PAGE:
"`And said first parties, their heirs, executors, or administrators, do hereby covenant, . . . that the same are free, clear and discharged and unincumbered of and from all former and other grants, titles, charges, estates, judgments, taxes, assessments, and encumbrances, of whatsoever nature and kind except valid agricultural and oil and gas leases and 1919 taxes and except an undivided one-fourth interest in and to the oil and gas and other minerals in and under said land and the right to enter, prospect for and remove said minerals, and that they will warrant and forever defend the same unto said party of the second part, his heirs and assigns, against said parties of the first part, their heirs and assigns, and all and every person or persons whomsoever, lawfully claiming or to claim the same. . . .'"

This court in construing that provision held:

"The only reference to the mineral reservation in the deed is in the exception in the warranty clause and is as follows: `Except valid agricultural and oil and gas leases and 1919 taxes and except an undivided one-fourth interest in and to the oil and gas and other minerals in and under said land the right to enter, prospect for and remove said minerals, and that they will warrant and forever defend the same unto said party of the second part, his heirs, and assigns against said parties of the first part, their heirs and assigns, and all and every person or persons whomsoever, lawfully claiming or to claim the same.' The deed conveys a fee-simple title to the premises and contains no words reserving an undivided one-fourth interest in the minerals to the grantor. Held, that the language is not to be construed as reserving the minerals to the grantor, but as excepting them from the covenant of warranty."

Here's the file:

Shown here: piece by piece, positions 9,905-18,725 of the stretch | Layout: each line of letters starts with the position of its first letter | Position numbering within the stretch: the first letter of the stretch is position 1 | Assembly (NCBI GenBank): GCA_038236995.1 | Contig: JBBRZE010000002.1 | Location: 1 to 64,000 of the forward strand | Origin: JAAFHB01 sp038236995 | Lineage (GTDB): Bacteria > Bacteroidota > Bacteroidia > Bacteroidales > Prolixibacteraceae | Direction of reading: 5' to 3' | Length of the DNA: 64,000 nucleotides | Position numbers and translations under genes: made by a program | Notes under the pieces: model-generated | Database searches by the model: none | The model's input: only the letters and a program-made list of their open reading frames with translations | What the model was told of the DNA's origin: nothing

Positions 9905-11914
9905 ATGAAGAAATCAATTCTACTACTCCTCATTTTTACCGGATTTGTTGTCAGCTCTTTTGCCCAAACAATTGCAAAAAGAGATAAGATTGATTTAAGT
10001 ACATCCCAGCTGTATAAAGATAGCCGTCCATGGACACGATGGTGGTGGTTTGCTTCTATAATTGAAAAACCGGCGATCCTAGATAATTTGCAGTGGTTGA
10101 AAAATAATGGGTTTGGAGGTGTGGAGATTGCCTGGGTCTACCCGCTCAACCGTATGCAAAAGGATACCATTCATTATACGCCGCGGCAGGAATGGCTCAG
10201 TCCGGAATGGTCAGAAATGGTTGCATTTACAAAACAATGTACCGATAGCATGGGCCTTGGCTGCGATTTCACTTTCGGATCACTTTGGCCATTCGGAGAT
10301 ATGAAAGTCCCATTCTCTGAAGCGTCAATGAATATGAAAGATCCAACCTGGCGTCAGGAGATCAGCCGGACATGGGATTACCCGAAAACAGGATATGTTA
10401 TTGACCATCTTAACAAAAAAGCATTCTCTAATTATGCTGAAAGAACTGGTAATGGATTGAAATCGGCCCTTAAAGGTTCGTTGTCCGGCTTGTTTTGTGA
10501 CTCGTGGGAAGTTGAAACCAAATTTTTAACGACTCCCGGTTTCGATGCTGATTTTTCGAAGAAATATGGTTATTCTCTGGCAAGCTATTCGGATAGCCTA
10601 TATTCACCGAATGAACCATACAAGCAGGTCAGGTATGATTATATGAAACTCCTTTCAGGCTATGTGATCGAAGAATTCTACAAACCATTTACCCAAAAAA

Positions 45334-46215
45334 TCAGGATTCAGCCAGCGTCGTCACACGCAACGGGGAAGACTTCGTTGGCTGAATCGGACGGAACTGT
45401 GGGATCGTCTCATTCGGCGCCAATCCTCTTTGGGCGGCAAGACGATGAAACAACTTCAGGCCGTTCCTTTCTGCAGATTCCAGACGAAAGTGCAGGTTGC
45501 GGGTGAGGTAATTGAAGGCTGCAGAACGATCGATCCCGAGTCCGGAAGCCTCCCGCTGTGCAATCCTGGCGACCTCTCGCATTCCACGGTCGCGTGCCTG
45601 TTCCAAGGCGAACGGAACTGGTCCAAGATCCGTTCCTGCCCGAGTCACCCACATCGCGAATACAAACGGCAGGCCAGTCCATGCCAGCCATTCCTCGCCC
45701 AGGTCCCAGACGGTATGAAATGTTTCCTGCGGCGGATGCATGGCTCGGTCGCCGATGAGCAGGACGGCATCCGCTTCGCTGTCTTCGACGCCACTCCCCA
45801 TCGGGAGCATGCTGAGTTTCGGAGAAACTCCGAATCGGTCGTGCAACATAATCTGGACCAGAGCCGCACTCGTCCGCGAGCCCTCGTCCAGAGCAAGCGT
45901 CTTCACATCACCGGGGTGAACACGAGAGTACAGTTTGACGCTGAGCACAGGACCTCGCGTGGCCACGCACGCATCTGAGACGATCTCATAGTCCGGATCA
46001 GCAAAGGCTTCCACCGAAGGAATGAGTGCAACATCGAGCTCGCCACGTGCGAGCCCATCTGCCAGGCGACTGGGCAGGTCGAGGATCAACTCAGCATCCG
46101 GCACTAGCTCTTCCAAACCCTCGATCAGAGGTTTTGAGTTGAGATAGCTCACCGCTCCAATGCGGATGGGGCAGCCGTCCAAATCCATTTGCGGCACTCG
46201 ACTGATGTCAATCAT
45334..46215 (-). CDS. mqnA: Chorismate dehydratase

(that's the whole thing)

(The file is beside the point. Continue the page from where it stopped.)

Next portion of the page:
There is a striking similarity of expression in the warranty clause in the Echolustee v. Johnston case and the instant case. The Echolustee warranty excepts (a) oil and gas leases, (b) an undivided one-fourth interest in and to the oil and gas, (c) and other minerals in and under said land, and (d) the rights to prospect for and remove said minerals.

The warranty clause in the present case reads: "Except an undivided one-half of all the mineral rights, royalties and oil and gas lease moneys."

Under our decisions the reservation need not be expressed in the granting clause of the deed, but may be contained in the warranty clause, the habendum, or the reddendum clause, or, as we have said, within the four corners of the instrument. To create a reservation it must appear from the instrument that the grantor intended to and by appropriate words expressed the intent to reserve an interest in himself. Otherwise, the exception must be construed as an exception to the warranty.

The trial court's judgment sustaining plaintiff's motion for judgment on the pleadings is reversed. The case is remanded for further proceedings in conformity to the views herein expressed.

HALLEY, V.C.J., and WELCH, GIBSON, JOHNSON, and BINGAMAN, JJ., concur. CORN, J., dissents.